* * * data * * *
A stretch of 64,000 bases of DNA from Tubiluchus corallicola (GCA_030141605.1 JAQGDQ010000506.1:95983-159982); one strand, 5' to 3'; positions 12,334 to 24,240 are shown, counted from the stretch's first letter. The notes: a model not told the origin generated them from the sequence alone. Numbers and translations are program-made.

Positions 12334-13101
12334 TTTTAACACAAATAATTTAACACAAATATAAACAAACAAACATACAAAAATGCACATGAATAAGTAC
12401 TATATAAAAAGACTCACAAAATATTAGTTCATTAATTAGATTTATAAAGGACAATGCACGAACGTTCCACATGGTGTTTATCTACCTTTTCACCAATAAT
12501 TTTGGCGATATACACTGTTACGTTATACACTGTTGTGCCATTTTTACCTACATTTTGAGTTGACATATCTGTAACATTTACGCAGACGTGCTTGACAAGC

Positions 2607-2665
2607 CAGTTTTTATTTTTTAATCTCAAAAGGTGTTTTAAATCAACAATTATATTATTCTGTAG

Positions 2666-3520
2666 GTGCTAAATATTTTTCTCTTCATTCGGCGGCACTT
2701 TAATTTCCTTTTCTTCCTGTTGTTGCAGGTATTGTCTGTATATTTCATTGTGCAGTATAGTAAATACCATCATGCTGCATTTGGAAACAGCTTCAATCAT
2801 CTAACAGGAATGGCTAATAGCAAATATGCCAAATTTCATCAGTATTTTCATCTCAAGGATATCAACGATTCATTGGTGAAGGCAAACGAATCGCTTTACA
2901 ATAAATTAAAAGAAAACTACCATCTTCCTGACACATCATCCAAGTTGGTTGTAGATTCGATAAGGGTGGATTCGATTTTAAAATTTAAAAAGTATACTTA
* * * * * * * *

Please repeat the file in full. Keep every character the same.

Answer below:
A stretch of 64,000 bases of DNA from Tubiluchus corallicola (GCA_030141605.1 JAQGDQ010000506.1:95983-159982); one strand, 5' to 3'; positions 12,334 to 24,240 are shown, counted from the stretch's first letter. The notes: a model not told the origin generated them from the sequence alone. Numbers and translations are program-made.

Positions 12334-13101
12334 TTTTAACACAAATAATTTAACACAAATATAAACAAACAAACATACAAAAATGCACATGAATAAGTAC
12401 TATATAAAAAGACTCACAAAATATTAGTTCATTAATTAGATTTATAAAGGACAATGCACGAACGTTCCACATGGTGTTTATCTACCTTTTCACCAATAAT
12501 TTTGGCGATATACACTGTTACGTTATACACTGTTGTGCCATTTTTACCTACATTTTGAGTTGACATATCTGTAACATTTACGCAGACGTGCTTGACAAGC

Positions 2607-2665
2607 CAGTTTTTATTTTTTAATCTCAAAAGGTGTTTTAAATCAACAATTATATTATTCTGTAG

Positions 2666-3520
2666 GTGCTAAATATTTTTCTCTTCATTCGGCGGCACTT
2701 TAATTTCCTTTTCTTCCTGTTGTTGCAGGTATTGTCTGTATATTTCATTGTGCAGTATAGTAAATACCATCATGCTGCATTTGGAAACAGCTTCAATCAT
2801 CTAACAGGAATGGCTAATAGCAAATATGCCAAATTTCATCAGTATTTTCATCTCAAGGATATCAACGATTCATTGGTGAAGGCAAACGAATCGCTTTACA
2901 ATAAATTAAAAGAAAACTACCATCTTCCTGACACATCATCCAAGTTGGTTGTAGATTCGATAAGGGTGGATTCGATTTTAAAATTTAAAAAGTATACTTA